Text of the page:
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From the Brooklyn Aerie: August 23, 2012

Brooklyn Daily Eagle

No one seemed to know how to address Martha Washington when George Washington was elected our first President. The term often used — “Lady Washington.”
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When in the mid-19th century Brooklyn’s Volunteer Fire Department started using its first four-wheel hose carrier, it was the volunteers who drew the carrier through the streets — not horses.
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You would think that when the subways first reached Coney Island in 1915, it would take less time for Manhattanites to travel there, but such was not the case. Some of the ferries in the 19th century were able to make the trip in one hour of travel time, not much different than the subways do today.
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One of the most visible anti-Semites in the late 19th century was Austin Corbin, a financier who among other things was president of the Long Island Rail Road and owner of the elite Brighton Beach Hotel in Coney Island. In an interview published in the New York Times he vented his anger at “Hebrews,” talked about the organization he founded, “The Society for the Prevention of Jews,” and said no Jew would be allowed to register in his hotel.
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One of Brooklyn’s greatest philanthropists in the mid-19th century was Cornelius Heeney — among other things he founded the Brooklyn Benevolent Society — who didn’t confine his charity to his native city. He was one of the major contributors to the fund raised to construct St. Patrick’s Cathedral in Manhattan.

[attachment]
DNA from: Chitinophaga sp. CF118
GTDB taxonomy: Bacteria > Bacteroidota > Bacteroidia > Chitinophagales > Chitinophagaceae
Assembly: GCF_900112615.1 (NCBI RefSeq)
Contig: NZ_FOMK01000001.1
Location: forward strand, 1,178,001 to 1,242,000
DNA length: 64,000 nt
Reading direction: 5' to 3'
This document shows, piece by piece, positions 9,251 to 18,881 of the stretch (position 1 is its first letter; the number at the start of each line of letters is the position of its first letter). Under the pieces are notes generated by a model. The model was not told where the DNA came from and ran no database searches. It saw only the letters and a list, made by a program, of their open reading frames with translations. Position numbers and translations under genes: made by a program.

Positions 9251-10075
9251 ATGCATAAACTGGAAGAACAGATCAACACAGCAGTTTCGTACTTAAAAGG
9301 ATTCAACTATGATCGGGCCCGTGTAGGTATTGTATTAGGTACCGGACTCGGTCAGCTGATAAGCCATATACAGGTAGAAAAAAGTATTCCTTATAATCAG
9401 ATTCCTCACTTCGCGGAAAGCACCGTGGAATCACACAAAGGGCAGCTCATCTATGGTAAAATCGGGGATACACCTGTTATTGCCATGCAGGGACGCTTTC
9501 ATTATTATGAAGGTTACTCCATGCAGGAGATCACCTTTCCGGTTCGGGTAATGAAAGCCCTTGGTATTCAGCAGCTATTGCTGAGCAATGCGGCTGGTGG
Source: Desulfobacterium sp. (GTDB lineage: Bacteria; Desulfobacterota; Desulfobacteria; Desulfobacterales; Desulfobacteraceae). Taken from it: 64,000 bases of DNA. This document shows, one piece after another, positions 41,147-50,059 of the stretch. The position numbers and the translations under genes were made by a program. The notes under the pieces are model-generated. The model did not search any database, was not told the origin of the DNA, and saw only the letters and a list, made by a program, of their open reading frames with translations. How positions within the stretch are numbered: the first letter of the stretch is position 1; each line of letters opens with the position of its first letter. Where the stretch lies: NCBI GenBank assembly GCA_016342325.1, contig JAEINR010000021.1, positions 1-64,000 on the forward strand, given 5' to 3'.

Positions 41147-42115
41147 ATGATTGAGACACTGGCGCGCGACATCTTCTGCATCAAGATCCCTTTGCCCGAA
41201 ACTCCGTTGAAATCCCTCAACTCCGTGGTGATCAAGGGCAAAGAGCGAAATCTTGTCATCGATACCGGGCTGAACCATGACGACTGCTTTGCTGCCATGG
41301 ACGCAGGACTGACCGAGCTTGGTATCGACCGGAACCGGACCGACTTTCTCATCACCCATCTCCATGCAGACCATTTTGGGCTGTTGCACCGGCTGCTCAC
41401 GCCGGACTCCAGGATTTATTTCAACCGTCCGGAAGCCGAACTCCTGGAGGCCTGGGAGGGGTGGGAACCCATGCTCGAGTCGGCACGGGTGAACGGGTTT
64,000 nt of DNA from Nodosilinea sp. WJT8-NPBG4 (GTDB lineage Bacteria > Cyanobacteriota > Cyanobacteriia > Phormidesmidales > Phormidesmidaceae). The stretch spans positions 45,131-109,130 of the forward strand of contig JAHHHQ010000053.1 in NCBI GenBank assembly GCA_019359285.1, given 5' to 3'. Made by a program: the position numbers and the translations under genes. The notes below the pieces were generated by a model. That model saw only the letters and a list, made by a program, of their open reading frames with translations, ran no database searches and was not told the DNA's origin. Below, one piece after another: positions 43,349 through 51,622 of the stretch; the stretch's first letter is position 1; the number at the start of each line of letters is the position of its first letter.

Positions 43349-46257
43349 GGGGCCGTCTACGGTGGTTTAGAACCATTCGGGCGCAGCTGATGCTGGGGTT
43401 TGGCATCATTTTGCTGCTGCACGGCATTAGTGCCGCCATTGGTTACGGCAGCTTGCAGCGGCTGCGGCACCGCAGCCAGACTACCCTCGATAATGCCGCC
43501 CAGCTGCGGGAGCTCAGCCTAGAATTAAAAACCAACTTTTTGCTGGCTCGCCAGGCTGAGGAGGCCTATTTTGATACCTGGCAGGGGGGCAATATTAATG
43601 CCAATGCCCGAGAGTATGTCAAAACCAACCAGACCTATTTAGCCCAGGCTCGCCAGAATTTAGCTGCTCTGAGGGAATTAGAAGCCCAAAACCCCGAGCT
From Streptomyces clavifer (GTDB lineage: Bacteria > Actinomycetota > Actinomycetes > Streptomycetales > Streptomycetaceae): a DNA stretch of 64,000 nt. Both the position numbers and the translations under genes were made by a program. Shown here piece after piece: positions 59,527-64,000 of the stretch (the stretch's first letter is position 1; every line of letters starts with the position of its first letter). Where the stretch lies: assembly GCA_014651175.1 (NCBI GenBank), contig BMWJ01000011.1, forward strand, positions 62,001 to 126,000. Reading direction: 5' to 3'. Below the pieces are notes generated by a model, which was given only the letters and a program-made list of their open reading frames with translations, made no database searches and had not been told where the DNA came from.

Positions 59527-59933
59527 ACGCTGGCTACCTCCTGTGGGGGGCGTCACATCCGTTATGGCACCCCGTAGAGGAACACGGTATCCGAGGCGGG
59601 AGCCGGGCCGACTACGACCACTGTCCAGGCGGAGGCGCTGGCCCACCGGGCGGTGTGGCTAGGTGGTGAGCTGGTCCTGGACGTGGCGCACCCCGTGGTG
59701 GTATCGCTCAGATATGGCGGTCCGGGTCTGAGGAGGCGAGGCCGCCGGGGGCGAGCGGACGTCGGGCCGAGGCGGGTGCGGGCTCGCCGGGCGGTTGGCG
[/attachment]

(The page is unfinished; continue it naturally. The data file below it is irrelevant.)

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Clermont was actually the second name given to the world’s first commercially successful steamboat that Robert Fulton sailed up the Hudson River in 1807. Its original name was North River Steamboat.
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If you want to know who were the “Blue Noses” who in the 1930s emigrated to Brooklyn and settled around Prospect Park West, they were fishermen who came to work on the fishing boats out of Sheepshead Bay.
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When the British established Kings County in 1683, they chose Flatbush as the county seat, not Brooklyn.
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Overnight, when the consolidation took place in 1898 merging Brooklyn, Manhattan, Queens, the Bronx and Staten Island into Greater New York, the new city with its 327 square miles and an almost 2.5 million population became the second biggest city in the world, topped only by London, England.
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When the demolition company started to tear down Ebbets Field in 1960, it painted its wrecking ball to resemble a baseball.
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No one knows how a watercolor map of Brooklyn made in the 17th century by Jacques Cortelyou, the surveyor general of New Amsterdam, turned up in an Italian villa in the 1930s, but it did, and because the villa had the name of Villa Castello, that is the name given to the map, i.e. the Costello Plan.
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Washington Roebling, the chief engineer of the Brooklyn Bridge, saw no need for the gala celebration held at the Bridge’s opening in 1883 when everything else in New York and Brooklyn shut down, and among the many celebrities attending were the President of the United States, Chester Arthur, and the Governor of New York, Grover Cleveland. “What’s all the fuss about,” he said. “Why don’t they just post a sign that says ‘It’s Open.’”

August 23, 2012 - 3:34pm


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